- Pregnant Silence and Mystical Birth:Quaker Worship in the Seventeenth Century and the Subversive Practices of Silence
The excellency of this silent waiting upon God doth appear, in that it is impossible for the Enemy, viz, the Devil, to counterfeit it, so as for any Soul to be deceived or deluded by him, in the exercise thereof.Robert Barclay, An Apology for the True Christian Divinity, 16781
For early Quakers, as Robert Barclay claimed in the passage above, "Silent waiting upon God" ensured a condition in which God's truth can manifest itself without the possibility of distortion or falsity inherent to speech and sound. Unlike the potential for duplicity and mendacity that generally haunts words, silence cannot be faked: it is what it is. And yet, silence is not so simple. That it is what it is can only be avowed strictly speaking from the perspective of sound, since silence can have multiple meanings, and, of course, from a Quaker perspective, there can be no guarantee that "the enemy" is not already comfortably lodged in the mind of the pre-silence worshiper. This essay explores how the potentialities and ambiguities of silence were defined and experienced by Quakers in the second half of the seventeenth century, the meanings of silence as a religious practice, and how that experience and practice have resonated in later approaches to silence.
The essay is divided into three parts. The first part provides a social and historical context for silence in worship along with a brief description of other language-based early Quaker practices, as they have a bearing on the later discussion; it also includes some of the responses this silence elicited in non-Quakers. The second part analyzes [End Page 51] in depth how silence was experienced and verbally justified by male Friends in the late seventeenth century through the imagery of maternity: pregnant silence and mystical birth. The third part considers early Quaker silence alongside the mid-twentieth-century writings and musical compositions of John Cage in terms of their shared understanding of silence as a spiritual and, also, a political act. Where parts one and two study early Quaker silence in its specific social, historical and cultural contexts, the third part examines synchronically the formal affinities of two distinct moments of silence as oppositional practice. I argue that Cage's spiritually-inflected compositions indirectly reflect on and speak to the meaning of silence as an intentional practice which destabilizes social norms, including the ways it was experienced by Friends in the seventeenth century.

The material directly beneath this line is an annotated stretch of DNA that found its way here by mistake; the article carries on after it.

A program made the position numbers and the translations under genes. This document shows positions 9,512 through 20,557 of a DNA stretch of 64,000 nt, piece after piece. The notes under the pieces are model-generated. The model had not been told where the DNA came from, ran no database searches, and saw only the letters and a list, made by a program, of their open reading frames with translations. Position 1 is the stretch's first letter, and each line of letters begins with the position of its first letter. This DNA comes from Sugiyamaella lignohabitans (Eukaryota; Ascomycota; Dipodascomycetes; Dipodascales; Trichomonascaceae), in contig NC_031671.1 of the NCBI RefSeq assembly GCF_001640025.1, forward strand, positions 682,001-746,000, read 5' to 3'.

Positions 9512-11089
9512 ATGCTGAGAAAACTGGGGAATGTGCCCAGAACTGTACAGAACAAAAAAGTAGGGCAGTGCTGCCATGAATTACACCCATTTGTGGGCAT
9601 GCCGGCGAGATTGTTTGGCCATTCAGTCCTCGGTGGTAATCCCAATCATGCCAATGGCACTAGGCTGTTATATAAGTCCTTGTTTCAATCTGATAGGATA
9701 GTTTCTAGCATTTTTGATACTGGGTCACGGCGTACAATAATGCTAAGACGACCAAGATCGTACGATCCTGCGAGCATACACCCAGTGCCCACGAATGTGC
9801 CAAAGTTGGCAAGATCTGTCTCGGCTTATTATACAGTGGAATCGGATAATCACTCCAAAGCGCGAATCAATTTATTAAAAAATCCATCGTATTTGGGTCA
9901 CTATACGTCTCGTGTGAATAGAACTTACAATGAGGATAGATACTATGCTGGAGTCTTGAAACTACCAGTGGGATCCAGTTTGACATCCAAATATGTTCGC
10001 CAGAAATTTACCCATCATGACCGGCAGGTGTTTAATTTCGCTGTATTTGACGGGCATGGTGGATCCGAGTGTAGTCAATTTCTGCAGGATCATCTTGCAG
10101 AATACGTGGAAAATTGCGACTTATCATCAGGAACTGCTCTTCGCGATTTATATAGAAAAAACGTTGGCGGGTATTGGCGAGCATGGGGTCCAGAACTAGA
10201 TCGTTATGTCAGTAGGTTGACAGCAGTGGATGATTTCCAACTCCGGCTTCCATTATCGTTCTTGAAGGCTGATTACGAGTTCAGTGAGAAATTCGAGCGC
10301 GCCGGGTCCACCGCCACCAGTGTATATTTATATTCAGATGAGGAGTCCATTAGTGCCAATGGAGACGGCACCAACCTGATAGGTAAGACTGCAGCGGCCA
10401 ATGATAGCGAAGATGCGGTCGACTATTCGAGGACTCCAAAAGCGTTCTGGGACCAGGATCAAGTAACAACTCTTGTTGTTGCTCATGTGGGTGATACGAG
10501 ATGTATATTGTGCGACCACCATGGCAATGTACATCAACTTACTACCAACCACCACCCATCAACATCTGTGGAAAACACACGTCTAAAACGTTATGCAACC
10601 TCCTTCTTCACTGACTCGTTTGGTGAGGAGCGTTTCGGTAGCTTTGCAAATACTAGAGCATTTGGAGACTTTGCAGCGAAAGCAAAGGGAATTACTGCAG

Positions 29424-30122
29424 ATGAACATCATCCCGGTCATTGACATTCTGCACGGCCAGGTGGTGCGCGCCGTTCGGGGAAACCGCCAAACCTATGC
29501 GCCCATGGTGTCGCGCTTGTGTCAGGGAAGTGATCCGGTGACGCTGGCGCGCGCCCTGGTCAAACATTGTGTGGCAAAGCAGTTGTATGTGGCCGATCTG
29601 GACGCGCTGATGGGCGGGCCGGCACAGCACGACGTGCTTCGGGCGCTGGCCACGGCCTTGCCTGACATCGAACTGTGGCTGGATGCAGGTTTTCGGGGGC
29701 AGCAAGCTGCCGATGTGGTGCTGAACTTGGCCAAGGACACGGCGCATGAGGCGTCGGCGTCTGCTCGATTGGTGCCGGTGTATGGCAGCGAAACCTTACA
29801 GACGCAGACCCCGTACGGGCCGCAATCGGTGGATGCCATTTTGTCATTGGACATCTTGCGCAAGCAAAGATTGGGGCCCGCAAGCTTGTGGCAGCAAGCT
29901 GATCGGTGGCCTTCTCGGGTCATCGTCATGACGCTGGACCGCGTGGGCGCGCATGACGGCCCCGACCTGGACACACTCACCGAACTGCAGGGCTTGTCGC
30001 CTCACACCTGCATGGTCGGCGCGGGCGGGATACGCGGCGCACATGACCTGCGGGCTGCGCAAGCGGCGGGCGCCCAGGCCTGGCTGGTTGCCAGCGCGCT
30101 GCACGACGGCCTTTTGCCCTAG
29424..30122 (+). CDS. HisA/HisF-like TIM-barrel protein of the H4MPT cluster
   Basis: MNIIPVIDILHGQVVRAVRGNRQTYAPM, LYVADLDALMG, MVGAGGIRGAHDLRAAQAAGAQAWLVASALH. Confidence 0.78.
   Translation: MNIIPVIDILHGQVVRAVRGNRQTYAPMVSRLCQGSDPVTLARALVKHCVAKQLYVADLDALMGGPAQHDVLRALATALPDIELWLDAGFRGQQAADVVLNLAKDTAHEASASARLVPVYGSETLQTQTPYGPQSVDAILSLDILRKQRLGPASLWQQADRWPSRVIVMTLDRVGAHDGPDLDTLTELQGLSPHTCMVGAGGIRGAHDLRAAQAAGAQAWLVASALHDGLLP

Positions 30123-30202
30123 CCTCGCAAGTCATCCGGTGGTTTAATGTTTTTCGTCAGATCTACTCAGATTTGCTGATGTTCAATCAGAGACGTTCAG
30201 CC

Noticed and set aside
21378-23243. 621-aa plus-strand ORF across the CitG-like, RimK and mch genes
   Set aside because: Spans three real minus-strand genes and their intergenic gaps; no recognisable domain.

Friends' silent worship in the Restoration was perceived by non-Quakers as a subversive practice and in many respects was considered as more dangerous than words. In contrast to individual silence, communal silence negated accepted religious ritual and stemmed from an unshakeable belief in a direct bond between the worshiper and God. Most of the reformed sects adhered to the principle of sola scriptura, emphasizing the unmediated relationship of the believer with the revealed word of God while retaining an organized church structure and continuing to privilege the minister as spiritual guide. Friends, however, took unmediated religious practice further by replacing the designated ministry and all liturgy and ordinances with a belief in continuous revelation. The way in which silence and words were employed by Friends presents us not only with a newly redefined religious approach, but also baldly confronted non-Quakers with the unequal power structures of the time. These power structures encompassed unequal relationships between parents and children, men and women, rich and poor, and, not least, between God and believers.
In the early days of the Religious Society of Friends, the new sect attracted opprobrium because they called attention to themselves in a number of ways specifically through their practices around clothing and speech. Four fundamental and novel features of Friends religious practice were perceived as openly subversive by non-Quakers from the 1650s until the Act of Toleration in 1689: their sartorial choices, their pronominal usage, the possibility of vocal ministry for all believers including women, and the observance of silence during worship. Friends had strict rules about plain dress; the men refused to doff their hats or to...